- Frederick Douglass: “What to the Slave Is the Fourth of July?” - July 4, 2021
- President Biden Pushes For Teachers To Get Their COVID Vaccine Dose By March - March 2, 2021
- We’re Just People Who Don’t Want To Be Killed! A Student Reflection About Insurrection - January 26, 2021
- Betsy DeVos Resigns: Most Teachers Say Good Riddance - January 8, 2021
- Class Divide in Emergency Learning: A Crisis Overseas - September 10, 2020
- Practicing Self-Care in the Midst of Chaos - August 31, 2020
- Do the Work: Equity Symposium for Teachers - August 23, 2020
- Universities Collaborate on the Biggest Experiment in Higher Ed: Reopening - August 3, 2020
- The Day of Teacher Self-Care is Happening August 1, 2020 - July 21, 2020
- Do the Work: A Conversation Around Anti-Racist Teaching in K-12 Schools - June 14, 2020
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4. Just teach. Many times us teachers are not in control of a lot that occurs within the school. However, the one thing that we have complete power in is teaching. So when you get frustrated due to some district mandate or federal law such as No Child Left Behind, just close your door, ignore the pundits and just teach. The kids will thank you later for it.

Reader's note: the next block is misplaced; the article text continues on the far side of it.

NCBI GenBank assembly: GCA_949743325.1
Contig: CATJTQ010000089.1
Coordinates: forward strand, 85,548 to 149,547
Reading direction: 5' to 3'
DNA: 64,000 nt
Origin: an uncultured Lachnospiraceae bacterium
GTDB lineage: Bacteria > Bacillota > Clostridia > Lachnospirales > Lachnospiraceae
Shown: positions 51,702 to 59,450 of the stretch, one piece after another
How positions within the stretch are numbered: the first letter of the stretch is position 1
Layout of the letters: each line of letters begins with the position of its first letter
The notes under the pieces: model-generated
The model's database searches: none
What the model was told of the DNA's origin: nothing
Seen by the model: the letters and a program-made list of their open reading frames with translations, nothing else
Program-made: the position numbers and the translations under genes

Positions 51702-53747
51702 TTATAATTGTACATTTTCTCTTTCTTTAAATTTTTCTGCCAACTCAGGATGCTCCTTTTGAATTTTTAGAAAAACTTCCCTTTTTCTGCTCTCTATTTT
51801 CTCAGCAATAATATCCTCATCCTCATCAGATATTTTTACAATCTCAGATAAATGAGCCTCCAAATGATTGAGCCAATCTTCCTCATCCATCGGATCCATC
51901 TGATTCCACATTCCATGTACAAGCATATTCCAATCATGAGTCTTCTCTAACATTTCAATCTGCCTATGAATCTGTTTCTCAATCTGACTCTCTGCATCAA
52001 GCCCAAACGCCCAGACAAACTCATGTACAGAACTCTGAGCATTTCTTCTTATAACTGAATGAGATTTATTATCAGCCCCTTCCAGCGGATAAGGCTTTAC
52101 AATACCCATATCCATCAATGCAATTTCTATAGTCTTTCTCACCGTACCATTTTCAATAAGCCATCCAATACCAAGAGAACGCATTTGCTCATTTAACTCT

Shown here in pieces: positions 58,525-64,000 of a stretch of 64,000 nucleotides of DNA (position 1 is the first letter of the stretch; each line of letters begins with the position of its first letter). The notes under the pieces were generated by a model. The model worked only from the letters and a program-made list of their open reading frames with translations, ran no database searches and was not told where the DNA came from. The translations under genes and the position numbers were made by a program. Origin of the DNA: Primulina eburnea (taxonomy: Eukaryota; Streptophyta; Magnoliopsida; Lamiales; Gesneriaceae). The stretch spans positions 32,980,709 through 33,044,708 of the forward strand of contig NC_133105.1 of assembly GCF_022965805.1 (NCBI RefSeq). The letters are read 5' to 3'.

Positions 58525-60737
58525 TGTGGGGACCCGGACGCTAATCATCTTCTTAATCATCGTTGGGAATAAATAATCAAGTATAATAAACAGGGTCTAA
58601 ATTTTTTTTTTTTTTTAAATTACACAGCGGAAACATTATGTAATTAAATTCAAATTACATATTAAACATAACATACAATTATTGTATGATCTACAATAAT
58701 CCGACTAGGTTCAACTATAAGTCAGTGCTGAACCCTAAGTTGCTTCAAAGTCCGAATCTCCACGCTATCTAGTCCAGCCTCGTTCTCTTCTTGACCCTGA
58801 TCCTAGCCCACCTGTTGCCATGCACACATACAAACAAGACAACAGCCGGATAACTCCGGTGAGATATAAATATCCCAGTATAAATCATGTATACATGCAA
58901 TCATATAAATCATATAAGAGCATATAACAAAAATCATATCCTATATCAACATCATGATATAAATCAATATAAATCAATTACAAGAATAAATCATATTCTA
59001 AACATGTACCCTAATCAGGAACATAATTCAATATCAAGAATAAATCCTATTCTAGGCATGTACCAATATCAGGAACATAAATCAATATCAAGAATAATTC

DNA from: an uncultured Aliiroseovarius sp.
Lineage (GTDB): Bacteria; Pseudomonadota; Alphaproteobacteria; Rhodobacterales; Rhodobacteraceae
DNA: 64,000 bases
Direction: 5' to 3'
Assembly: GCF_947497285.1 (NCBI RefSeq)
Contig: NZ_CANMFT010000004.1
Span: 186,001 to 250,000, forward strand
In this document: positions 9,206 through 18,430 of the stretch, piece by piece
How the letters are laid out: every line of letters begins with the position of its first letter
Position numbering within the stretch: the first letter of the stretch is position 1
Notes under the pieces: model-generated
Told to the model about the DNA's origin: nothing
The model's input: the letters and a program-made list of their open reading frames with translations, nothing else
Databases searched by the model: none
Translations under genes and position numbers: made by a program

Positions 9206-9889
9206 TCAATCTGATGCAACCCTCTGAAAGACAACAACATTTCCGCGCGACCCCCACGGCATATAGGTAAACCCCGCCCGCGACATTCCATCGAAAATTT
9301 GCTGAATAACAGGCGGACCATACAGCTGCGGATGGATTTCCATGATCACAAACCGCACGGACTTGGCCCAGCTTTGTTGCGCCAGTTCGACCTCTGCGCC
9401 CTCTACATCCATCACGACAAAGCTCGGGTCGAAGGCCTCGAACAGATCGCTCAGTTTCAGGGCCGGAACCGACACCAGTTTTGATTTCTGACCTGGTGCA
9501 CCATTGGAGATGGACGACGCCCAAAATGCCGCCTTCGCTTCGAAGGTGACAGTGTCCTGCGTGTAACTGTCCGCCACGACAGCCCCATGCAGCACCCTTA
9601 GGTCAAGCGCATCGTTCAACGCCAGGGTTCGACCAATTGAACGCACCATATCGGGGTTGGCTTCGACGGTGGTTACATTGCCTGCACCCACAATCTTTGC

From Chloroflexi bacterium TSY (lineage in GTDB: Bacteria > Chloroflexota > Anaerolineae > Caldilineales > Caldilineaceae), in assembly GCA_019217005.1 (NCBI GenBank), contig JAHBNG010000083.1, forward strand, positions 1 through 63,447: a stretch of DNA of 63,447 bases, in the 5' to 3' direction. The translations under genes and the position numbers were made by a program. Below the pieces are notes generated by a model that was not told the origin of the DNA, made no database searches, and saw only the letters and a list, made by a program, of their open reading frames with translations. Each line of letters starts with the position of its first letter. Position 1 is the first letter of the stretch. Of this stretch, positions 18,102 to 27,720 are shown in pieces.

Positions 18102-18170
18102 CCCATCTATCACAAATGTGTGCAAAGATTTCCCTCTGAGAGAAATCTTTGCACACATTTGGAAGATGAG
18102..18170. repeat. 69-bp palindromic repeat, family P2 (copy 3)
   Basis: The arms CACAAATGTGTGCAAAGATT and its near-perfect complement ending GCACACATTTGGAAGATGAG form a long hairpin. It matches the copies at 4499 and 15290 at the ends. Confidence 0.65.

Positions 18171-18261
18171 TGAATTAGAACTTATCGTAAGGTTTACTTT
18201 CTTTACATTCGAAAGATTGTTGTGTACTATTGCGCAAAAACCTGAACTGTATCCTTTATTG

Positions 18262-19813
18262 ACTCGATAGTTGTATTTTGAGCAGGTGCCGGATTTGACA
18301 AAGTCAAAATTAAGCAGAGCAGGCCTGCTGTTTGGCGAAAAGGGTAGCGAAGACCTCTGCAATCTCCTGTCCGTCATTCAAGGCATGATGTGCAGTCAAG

Working in a high poverty school and/or community is hard; however, it's not a lost cause. Take time and remember and first the ride may be bumpy but in the end, the kids will thank you for your dedication!
Now my T.E.R. family, do you work in a high poverty environment? What tips do you have for teachers who are just starting?
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